Tag: Ice

Crashes and Winter Driving Conditions: Take Care to Be Accurate When Calling ICBC


With the first heavy snow of 2012 hitting the Lower Mainland and Greater Victoria comes the expected increase in motor vehicle collisions.  With this in mind I’m republishing a post I originally wrote in the early days of this blog reminding injured passengers of the consequences of minimizing details of wrongdoing when reporting a collision to ICBC:
Snow in BC has two reliable results 1. Car Accidents, 2. Phone calls to ICBC and lawyers about those car accidents. The second is particularly true in Victoria and Vancouver because of the local populations relative inexperience dealing with winter driving conditions.
In anticipation of the almost certain phone calls I will receive this week I write this post.
If you are the driver involved in a single vehicle accident in British Columbia, and you lost control due to the weather, all you can likely claim from ICBC are Part 7 Benefits. There is (except in some unusually peculiar situations such as an ICBC insured driver contributing to the road hazards) in all likelihood no claim from ICBC for pain and suffering and other losses in these circumstances.  Your right to claim pain and suffering and other “tort” damages only arises if someone else is at fault for your injuries. In single vehicle accidents drivers usually only have themselves or the weather to blame.
If someone else contributed to the accident (perhaps the road maintenance company for failing to act in a timely fashion or perhaps a mechanic for failing to bring your vehicle up to snuff last time you had it inspected) you will have to make a claim against them. Chances are they are not insured through ICBC for such claims and instead you will have to claim against their policy of private insurance.
Now, if you are a passenger in a single vehicle, weather related accident, and your driver did not operate the vehicle safely in all the circumstances (for example driving too fast for the known or anticipated poor road conditions) and this caused or contributed to the collision then you can bring a tort claim against them in addition to claiming your Part 7 Benefits.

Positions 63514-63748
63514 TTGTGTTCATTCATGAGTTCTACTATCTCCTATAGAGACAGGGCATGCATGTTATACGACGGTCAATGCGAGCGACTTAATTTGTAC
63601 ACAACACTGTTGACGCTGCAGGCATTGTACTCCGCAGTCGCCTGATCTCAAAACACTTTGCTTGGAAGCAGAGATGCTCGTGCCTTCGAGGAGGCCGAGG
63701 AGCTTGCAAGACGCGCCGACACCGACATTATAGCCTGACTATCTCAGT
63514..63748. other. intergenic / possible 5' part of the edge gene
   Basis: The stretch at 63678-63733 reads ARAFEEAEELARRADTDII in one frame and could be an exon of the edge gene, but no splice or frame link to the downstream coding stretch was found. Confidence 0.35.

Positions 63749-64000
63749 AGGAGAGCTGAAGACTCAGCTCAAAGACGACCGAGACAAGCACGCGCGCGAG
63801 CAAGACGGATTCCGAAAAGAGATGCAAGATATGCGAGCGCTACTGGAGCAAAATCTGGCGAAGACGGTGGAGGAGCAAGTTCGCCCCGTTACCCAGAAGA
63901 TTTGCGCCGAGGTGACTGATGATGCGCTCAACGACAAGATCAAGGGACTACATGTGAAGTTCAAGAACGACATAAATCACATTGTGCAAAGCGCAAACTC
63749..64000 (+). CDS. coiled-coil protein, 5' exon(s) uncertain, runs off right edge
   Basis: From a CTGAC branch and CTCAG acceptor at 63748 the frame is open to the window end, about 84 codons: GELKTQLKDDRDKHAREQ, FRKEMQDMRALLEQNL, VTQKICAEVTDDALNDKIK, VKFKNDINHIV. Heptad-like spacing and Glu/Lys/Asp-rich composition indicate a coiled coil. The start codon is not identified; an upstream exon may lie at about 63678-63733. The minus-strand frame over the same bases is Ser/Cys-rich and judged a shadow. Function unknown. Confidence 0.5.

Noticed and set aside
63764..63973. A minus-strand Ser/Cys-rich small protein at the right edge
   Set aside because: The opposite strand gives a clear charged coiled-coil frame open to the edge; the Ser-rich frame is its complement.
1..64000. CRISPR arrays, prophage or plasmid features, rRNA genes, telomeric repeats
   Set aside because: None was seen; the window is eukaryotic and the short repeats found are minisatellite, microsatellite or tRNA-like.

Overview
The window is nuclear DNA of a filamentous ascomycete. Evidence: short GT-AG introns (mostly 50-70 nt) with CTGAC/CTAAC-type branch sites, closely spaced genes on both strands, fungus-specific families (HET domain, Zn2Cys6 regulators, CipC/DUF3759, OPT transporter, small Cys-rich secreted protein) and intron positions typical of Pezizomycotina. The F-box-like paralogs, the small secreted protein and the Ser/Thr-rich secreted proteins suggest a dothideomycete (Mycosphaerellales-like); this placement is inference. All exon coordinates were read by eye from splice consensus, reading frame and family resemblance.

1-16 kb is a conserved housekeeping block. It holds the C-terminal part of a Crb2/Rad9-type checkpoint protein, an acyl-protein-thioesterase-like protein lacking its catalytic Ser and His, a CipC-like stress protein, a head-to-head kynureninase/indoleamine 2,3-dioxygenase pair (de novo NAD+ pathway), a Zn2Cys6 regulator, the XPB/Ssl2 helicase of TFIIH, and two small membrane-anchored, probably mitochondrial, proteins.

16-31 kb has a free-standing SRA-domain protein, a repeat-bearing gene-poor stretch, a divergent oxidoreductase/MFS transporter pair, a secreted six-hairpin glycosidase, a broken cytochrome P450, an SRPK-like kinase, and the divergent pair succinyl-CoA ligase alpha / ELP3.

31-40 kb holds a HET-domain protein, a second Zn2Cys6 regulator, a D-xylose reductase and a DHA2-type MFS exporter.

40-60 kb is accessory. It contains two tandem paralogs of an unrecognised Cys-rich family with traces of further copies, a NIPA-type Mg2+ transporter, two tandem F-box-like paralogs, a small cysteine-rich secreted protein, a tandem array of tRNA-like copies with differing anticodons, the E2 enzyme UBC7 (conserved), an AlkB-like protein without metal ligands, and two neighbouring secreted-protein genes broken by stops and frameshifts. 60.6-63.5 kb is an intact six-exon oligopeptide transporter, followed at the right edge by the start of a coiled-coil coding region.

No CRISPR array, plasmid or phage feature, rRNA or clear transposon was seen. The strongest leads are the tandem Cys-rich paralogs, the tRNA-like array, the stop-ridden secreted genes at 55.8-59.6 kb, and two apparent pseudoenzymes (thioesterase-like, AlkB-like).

If you are advancing a tort claim against a driver be weary of the defence of “inevitable accident”. ICBC defends claims. One of the best defences to a weather related accident is that it was “inevitable”. What this means is that the driver, operating safely, could not have avoided losing control of his vehicle. If this can be proven then the tort claim can be defeated.
People naturally don’t want to get those known to them in trouble and it is all too common for passengers reporting such a claim to ICBC to readily agree to how unexpected the accident was and how the driver was operating the vehicle very carefully. If this is true that’s fine. My words of caution are as follows: If the driver was not careful and you give ICBC the alternate impression with a view towards helping the driver out, your statement may severely damage your ability to bring a tort claim.
Tell the truth and know what’s at stake when doing so. If ICBC gets the false impression that an accident was inevitable you will have a much harder time advancing or settling your tort claim.
The bottom line is this: If an accident truly is inevitable and there is no tort claim so be it, but, don’t lead ICBC to this conclusion if it isn’t true. Doing so will harm your claim for lawful compensation.

Repost: Ice, Snow and Your ICBC Injury Claim


The first snow of the year is falling and with it will come the usual increase in motor vehicle accidents.  With this in mind I’m republishing a post I originally wrote in the early days of this blog:
Snow in BC has two reliable results 1. Car Accidents, 2. Phone calls to ICBC and lawyers about those car accidents. The second is particularly true in Victoria and Vancouver because of the local populations relative inexperience dealing with winter driving conditions.